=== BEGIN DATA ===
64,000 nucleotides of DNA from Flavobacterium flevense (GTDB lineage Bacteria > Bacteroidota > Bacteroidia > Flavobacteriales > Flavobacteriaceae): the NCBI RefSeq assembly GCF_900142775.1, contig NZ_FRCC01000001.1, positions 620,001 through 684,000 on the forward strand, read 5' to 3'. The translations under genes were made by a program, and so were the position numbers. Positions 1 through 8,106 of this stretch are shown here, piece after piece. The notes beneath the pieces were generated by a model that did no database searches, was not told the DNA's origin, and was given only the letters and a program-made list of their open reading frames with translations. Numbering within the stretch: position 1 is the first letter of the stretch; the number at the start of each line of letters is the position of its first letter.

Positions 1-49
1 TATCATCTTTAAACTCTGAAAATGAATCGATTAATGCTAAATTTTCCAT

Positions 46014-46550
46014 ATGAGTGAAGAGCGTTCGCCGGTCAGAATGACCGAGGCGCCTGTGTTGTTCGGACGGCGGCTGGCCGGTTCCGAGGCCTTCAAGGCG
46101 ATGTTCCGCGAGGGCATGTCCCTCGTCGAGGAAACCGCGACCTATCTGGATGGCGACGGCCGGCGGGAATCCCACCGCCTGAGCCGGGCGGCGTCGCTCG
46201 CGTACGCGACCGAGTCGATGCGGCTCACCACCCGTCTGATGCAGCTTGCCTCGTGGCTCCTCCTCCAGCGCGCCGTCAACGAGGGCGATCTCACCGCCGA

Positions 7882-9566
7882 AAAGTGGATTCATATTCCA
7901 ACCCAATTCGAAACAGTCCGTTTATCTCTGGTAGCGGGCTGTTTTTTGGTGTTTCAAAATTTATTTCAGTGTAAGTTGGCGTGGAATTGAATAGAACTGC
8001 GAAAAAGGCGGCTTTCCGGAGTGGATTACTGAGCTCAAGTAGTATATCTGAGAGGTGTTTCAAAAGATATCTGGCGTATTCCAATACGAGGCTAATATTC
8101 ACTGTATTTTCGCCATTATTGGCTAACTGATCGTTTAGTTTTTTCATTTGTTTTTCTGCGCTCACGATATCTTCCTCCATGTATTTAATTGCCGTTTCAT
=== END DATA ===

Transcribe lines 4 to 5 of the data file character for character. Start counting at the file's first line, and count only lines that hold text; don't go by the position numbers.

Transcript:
Positions 46014-46550
46014 ATGAGTGAAGAGCGTTCGCCGGTCAGAATGACCGAGGCGCCTGTGTTGTTCGGACGGCGGCTGGCCGGTTCCGAGGCCTTCAAGGCG